BME’s Axxis headed for US shores

Africa-based blasting and explosives leader BME has taken its first steps into the US market with several successful test blasts making use of its cutting-edge digital initiation system, blast planning software and electronic detonators.

According to BME global product manager (Axxis) Tinus Brits, six blasts were successfully conducted in these recent landmark tests – providing an important indication of satisfaction and acceptance by US blast experts.

Axxis
Image credit: BME

“We collaborated with the experienced blasting firm Controlled Blasting Incorporated (CBI) in Georgia, who employed our Axxis digital initiation system, our BlastMap III software and our locally manufactured electronic detonators,” says Brits. “CBI president Larry Gilmore was impressed with the results, and the added benefits of using our planning and initiation systems.”

Gilmore has over 30 years’ experience in blasting and has served as president of the International Society of Explosives Engineers (ISEE); he also serves as chairman of the Georgia Blasting Safety Advisory Committee in the Georgia Insurance Commissioner’s Office.

CBI conducted the blasts in a variety of applications, one of which was very close to the Piedmont Hospital in downtown Atlanta; this was a particularly stringent test of the equipment’s ability to facilitate careful control of both fly-rock and vibration levels.

“The CBI blasting team appreciated the testability of our systems – where any problems with detonators are picked up before the blast – as well as the ability to simulate the blast before it is initiated,” he says. “They also enjoyed the ease of use of both the BlastMap software and the Axxis blast box.”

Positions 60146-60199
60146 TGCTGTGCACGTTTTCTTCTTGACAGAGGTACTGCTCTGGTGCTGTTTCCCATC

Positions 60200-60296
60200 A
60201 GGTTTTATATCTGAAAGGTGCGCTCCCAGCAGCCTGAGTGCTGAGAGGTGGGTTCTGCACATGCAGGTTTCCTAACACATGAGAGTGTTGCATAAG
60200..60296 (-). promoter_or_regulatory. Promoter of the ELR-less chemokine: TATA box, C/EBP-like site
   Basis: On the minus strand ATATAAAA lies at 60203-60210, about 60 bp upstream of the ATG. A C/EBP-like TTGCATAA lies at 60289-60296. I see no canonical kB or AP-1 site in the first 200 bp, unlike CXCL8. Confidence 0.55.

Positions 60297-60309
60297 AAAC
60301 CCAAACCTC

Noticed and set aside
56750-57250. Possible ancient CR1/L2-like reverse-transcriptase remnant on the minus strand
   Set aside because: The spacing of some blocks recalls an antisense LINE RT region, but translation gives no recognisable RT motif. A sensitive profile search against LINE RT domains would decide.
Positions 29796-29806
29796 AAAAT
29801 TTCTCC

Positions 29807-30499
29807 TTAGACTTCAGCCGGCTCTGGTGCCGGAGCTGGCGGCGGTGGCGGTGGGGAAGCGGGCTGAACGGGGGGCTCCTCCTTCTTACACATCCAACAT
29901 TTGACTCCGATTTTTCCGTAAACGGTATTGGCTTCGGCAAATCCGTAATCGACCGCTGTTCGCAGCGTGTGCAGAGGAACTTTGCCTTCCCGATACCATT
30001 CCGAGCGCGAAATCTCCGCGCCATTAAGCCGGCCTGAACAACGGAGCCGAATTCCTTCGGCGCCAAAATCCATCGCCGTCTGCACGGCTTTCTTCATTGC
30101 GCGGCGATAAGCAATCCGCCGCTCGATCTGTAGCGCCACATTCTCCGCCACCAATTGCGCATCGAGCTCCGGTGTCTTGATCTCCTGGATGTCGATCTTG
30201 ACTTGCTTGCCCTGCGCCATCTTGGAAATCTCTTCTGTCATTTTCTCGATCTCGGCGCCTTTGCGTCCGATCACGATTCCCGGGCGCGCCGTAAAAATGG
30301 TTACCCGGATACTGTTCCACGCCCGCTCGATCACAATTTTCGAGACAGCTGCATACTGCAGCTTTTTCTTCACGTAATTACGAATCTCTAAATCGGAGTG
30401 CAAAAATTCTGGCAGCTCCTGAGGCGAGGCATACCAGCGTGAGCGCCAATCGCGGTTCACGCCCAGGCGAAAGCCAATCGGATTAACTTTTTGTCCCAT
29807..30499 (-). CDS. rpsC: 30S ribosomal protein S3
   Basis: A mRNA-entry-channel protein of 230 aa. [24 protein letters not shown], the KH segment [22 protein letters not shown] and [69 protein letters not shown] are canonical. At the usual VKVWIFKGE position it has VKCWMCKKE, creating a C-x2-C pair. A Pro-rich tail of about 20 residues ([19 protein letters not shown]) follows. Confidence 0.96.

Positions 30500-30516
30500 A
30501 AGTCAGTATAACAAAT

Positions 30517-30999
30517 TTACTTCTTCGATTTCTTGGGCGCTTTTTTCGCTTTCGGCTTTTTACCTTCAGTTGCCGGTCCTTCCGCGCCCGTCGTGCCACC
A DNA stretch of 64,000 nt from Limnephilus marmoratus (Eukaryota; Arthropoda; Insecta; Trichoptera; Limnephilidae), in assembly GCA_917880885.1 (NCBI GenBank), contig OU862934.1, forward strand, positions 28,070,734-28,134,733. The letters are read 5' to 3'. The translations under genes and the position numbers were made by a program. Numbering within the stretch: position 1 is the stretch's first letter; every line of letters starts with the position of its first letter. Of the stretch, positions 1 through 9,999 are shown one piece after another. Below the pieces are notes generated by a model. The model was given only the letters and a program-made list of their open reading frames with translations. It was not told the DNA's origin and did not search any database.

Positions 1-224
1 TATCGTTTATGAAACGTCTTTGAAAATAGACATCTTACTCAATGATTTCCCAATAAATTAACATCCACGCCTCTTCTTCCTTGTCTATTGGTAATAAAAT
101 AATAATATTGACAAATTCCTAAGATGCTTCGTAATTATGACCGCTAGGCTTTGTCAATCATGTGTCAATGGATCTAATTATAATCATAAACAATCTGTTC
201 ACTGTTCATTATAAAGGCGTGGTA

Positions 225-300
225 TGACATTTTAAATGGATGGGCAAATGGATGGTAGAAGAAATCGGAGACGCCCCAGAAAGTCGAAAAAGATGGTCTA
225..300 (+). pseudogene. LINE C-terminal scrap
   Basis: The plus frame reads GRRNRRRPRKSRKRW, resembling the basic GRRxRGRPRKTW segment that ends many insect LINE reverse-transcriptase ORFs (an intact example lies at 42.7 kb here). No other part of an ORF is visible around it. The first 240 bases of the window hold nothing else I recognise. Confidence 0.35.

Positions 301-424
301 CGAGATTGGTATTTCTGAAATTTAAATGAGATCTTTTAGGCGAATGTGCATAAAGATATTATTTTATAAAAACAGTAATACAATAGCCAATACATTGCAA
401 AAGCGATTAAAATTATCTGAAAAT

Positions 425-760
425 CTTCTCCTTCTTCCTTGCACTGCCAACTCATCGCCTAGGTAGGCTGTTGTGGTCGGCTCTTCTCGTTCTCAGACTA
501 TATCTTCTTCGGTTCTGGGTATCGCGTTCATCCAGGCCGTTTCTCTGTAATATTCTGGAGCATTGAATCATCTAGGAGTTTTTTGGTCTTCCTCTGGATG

The use of electronic detonators allows detonations to be precisely timed within milliseconds of each other, reducing out-of-sequence blasts for more controlled blasting and lower vibrations. To further enhance this vibration control, BlastMap can pick up any instance where two holes are inadvertently set to fire at once – avoiding this simultaneous firing also controls vibration and improves the quality of the blast.

In blasts that used between 24 and 121 detonators each, BME and CBI worked together to ensure all tests were carried out within the specified vibration levels.

“In line with US regulations, the contractors ran seismographs during each blast – which could transmit vibration reports to a mobile phone application for real-time monitoring,” says Brits. “All the blasts – which also included a housing development site, a building site and a road-widening project – were performed within the legal vibration limits set by the authorities, confirming the blasters’ confidence in our products.”

Product was supplied to CBI by Powderman Products. The technical services for the blasts were provided by international blast engineering and consulting firm R.A. McClure Inc, whose president Robert McClure is a regular speaker at BME’s Annual Drilling and Blasting Conference in Pretoria. McClure is also a recipient of the ISEE’s Presidential Award for his contribution to the industry.


 

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